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High Blood Pressure Warning Signs

Jan 10, 2011 08:57PM ● By Anonymous

High blood pressure was always a term I associated with older folks—you know those people who wobble and have white hair? Or, I reasoned, high blood pressure afflicts stout, Type-A male executives who drench their salad with blue cheese dressing while downing a second martini and waiting for their steak dinner. This condition surely did not apply to me—a mere 47-year-old female with a health-conscious lifestyle. In fact, some of my friends think I am “disgustingly healthy.” Aside from occasional indulgences like fettuccini alfredo and coffee milk shakes, I do all the typical “right things.” I don’t smoke, I eat well, maintain my weight, jog, and exercise. I’ve run the Boston Marathon, halfmarathons, crewed during college, and now lift weights and do Bikram Yoga (the ultimate stress-buster). I was even once described in a newsletter as having “a Zen like demeanor.”

My glow of good health dimmed when, during a routine physical, the nurse briskly took my blood pressure and frowned. She took it again. The same frown appeared, this time deeper. She looked me up and down suspiciously, shook her head and said, “You must have white coat syndrome.” She explained that “white coat syndrome” is when patients get nervous at the very thought of being in a doctor’s office. Ironically, in response, blood pressure temporarily climbs. And, sure enough, by the time the doctor came in, my “pressure” had dropped to an acceptable level. I learned that good blood pressure is 120/80 or below. Mine was around 130/95 or, said the doctor, “somewhere on the high-normal side.” She prescribed hydrochlorothiazide. This, she explained, is a diuretic, or “water” pill that will help flush extra water, salts and enzymes from my blood. When these build up, major organs like the pancreas and kidneys must work harder than usual to dissolve and process them. The heart must pump fresh blood to help them out and, in the process, veins, which deliver the extra blood, become thinner. If my pressure remained high, we could go up to the next tier of medications. These included things like lisinopril, an angiotension converting enzyme inhibitor. This is supposed to relax blood vessels, causing them to widen. I felt my blood pressure rising at the thought. Her pager beeped. With urgency, she left, no doubt to help someone dying, someone who was really sick, I thought.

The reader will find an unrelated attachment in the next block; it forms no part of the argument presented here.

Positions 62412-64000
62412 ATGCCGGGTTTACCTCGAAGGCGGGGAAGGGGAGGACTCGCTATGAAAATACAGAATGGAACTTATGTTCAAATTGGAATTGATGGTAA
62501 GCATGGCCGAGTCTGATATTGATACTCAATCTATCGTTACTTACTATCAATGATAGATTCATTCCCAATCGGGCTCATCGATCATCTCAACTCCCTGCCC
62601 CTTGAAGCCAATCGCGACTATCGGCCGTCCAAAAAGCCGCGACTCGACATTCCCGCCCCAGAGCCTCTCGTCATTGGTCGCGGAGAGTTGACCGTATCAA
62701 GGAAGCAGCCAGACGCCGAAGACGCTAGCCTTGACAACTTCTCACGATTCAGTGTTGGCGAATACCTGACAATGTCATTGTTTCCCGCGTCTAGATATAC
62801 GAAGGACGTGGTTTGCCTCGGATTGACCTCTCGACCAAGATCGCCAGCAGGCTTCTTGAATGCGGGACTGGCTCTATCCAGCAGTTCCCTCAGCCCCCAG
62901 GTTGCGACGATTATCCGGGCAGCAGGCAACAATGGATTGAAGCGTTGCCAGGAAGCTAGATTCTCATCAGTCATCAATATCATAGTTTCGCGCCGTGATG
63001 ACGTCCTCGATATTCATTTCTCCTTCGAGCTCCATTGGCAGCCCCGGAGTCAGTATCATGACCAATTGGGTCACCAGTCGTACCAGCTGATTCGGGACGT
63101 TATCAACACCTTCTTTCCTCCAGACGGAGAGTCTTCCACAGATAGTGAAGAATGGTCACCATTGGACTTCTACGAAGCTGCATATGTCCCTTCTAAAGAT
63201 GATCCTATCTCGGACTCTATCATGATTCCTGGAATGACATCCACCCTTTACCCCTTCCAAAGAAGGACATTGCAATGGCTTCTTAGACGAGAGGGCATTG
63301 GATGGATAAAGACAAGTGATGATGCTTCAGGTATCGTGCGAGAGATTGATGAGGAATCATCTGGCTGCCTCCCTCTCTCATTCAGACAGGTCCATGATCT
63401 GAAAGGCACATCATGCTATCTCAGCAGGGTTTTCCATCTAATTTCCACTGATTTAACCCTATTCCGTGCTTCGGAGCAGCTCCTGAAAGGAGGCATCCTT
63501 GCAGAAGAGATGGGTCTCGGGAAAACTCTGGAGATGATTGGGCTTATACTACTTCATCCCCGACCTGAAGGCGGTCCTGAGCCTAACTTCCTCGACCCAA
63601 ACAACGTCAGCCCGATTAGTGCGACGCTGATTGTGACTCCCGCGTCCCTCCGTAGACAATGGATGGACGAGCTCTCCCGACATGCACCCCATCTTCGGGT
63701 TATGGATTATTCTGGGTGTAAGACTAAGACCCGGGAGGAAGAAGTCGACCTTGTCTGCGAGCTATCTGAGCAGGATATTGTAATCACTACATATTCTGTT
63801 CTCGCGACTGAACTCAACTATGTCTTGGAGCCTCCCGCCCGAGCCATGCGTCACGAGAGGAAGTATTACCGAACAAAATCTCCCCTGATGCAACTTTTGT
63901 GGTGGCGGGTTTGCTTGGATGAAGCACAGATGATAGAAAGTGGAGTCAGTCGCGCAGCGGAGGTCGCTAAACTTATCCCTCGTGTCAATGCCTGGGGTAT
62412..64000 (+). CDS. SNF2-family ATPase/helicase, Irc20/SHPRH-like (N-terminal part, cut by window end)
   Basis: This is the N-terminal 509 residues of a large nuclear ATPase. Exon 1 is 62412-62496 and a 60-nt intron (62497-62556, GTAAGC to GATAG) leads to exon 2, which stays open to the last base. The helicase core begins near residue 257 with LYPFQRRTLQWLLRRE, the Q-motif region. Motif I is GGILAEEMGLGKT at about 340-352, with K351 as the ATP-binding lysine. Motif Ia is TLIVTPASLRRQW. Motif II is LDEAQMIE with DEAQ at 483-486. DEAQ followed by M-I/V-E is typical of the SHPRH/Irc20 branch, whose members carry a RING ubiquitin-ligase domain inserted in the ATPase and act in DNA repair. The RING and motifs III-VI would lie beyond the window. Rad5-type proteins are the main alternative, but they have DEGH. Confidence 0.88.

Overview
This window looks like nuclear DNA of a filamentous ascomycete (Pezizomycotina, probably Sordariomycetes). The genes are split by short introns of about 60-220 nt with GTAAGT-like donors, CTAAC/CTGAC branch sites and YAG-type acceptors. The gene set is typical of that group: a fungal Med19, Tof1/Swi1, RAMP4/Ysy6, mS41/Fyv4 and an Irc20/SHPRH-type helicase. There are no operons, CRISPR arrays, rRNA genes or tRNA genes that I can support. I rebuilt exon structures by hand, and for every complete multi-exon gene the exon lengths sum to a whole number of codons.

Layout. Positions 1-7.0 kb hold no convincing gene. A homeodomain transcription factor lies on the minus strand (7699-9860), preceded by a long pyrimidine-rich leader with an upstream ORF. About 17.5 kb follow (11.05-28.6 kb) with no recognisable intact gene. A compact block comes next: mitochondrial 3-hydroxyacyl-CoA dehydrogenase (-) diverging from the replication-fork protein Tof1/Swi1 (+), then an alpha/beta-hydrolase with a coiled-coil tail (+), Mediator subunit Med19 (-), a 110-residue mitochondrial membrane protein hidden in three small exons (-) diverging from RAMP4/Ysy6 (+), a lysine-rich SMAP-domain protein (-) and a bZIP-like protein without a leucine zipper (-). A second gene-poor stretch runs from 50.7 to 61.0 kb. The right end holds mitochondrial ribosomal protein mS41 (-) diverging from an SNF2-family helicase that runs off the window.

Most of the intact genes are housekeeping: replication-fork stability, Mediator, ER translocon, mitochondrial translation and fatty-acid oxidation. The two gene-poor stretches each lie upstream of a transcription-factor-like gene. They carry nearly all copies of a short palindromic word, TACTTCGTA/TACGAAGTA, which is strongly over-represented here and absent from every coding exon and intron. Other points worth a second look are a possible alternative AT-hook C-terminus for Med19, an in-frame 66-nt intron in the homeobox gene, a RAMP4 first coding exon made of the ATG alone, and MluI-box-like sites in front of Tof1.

I breezed out with instructions to cut back on salt and coffee and with a prescription for a little water pill. What was the big deal? I needed to purchase a blood pressure cuff and record my readings four times a day. And, I must watch for the usual signs of high blood pressure: dizziness, fuzzy vision, tingling hands and feet, swollen ankles, slower reflexes, confusion, and anxiety. Besides a little anxiety (which doesn’t count if you are holding down two jobs and have a teenager) I had none of these symptoms. I took readings for the first week and, when they consistently registered in the “high normal” range, with a few higher numbers here and there, I stopped. After all, who has time for this nonsense?

I resumed my life. But, somewhere along the way, I did not get my prescription refilled. Christmas was in one week and the days were melting away. I felt just fine and besides, I had cut down a little on coffee. Then, little things, very tiny things, began to happen. When talking to my daughter, I called the dishwasher a thermometer. We laughed harder when, a half hour later, I said I had to get my tinfoil changed. I felt a little strange, and, feeling guilty, I pulled out the expensive blood pressure cuff and took the reading: approximately 210/188.

My husband Robert called the doctor who, to my embarrassment, said to call an ambulance. The medical technicians wanted to carry me to the van but I insisted on walking. When I refused a wheelchair when we reached the hospital, two orderlies, without a word, lifted me up and put me in the chair. Yet another technician wheeled me into the emergency room, where I sprang up and said hello to the nurses. After all, I still felt and looked fine, I thought, compared to the guy in the gurney with blood seeping through his bandages.